Dental Care for Your Pets

by Barbara Murray
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Hercules smiles for the camera. Hercules' human is Carey Petrey.Has your dog or cat ever climbed in your lap and you notice a horrible odor coming from their mouth? If so, chances are they have a bad tooth or teeth in some cases. If you notice a scent coming from your pet’s mouth, it could be an indication of a serious health condition, such as kidney disease, periodontal disease or a painful inflammation of the gums, but dental issues should be the first suspect.

Not everyone can afford to have their pets teeth cleaned on a regular basis, but with February being National Pet Dental Health Month, I’d like to offer a few suggestions. These are not intended to take the place of very important dental care from your veterinarian.

As far as professional care, the American Veterinary Medical Association (AVMA) recommends an annual dental checkup for your pet. Your vet can check teeth and gums for any sign of possible problems. If you notice anything unusual in between the yearly exams, be sure to notify your vet right away if possible.

Symptoms to be concerned about include a broken or loose tooth, bleeding from the mouth or gums, and bad breath. Changes in eating habits can also indicate dental problems.

According to the AVMA, periodontal disease is common in cats and dogs and many will show signs of early periodontal disease when examined. It’s important to begin preventive treatment as early as possible to prevent the disease from causing health issue with your pet’s kidneys or liver.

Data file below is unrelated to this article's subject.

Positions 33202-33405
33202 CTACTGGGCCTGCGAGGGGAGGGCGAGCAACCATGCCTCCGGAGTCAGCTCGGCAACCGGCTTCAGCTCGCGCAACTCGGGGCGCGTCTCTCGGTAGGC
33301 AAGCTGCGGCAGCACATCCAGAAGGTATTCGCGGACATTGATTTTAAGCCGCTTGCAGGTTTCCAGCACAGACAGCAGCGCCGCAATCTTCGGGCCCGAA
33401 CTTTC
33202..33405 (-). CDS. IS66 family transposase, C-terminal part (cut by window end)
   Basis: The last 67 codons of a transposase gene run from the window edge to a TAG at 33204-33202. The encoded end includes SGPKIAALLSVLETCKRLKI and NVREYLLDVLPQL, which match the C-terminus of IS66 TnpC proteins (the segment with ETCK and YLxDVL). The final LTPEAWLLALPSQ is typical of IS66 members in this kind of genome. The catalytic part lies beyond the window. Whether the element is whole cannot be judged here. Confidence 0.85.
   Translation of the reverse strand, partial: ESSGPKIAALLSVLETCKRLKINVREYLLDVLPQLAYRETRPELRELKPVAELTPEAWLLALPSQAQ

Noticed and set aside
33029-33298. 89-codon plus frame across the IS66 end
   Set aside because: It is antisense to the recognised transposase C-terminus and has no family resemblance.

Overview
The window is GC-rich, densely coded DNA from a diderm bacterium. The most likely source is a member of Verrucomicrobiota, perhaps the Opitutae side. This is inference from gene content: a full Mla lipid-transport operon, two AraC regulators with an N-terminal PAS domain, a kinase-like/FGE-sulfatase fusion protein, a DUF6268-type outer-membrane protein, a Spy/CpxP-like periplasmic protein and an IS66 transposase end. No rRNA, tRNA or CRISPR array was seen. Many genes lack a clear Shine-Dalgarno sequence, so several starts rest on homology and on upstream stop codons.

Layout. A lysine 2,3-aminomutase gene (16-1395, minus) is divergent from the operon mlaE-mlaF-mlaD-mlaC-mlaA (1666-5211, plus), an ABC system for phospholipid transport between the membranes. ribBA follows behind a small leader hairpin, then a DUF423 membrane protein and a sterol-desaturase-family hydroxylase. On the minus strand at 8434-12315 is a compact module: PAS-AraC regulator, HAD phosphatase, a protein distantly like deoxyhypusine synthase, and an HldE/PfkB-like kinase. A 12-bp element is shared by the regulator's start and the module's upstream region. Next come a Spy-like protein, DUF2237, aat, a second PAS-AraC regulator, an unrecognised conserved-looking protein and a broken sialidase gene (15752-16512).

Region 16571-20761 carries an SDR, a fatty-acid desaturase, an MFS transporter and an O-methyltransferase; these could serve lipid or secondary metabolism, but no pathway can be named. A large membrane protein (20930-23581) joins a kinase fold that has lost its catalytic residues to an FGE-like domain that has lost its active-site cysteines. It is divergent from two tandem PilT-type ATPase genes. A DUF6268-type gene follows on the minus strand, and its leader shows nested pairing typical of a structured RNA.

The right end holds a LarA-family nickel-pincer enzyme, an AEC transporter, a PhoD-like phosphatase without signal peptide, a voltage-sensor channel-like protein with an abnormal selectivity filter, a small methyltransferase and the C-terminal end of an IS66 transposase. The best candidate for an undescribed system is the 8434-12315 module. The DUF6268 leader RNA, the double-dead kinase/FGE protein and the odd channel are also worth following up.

Periodontal disease begins with plaque that forms tartar. A professional cleaning goes below the gum line to remove tartar.

Some people brush their dog’s teeth with a pet toothbrush and toothpaste. This is the best way to prevent disease and can actually eliminate the need for a professional cleaning if done regularly. I’ve only been successful doing this regularly with very young pups. I give them a toothbrush to play with, and it becomes a common routine for them. However, stopping the play to get a little brushing done is somewhat difficult.

Dental toys and treats are also an option to help with oral health. However, be careful which ones you choose, and make sure to get the appropriate size for your pets, and never leave them unattended with any treats.

Some pets will allow the owner to do a simple removal of built-up tartar from their teeth. Also, use caution when doing this, so as not to injure the gums.

You can train many dogs to allow brushing and cleaning? With cats, it is a completely different story.

Do you know of a successful way to get a cat to cooperate with regular dental care? I’d appreciate any helpful suggestions.

Shapur poses for a photo.
Shapur hides his teeth while smiling. Shapur's human is Alyssa Underwood.

Odin smiles for the camera.
Odin smiling. Odin's human is Emmy Major.

I'd like to say a great big thank you to everyone who sent me photos of their smiling pets. We received about 300 photos and unfortunately could not use them all at this time. The photo at above right is of Hercules smiliing. Hercules' human is Carey Petrey.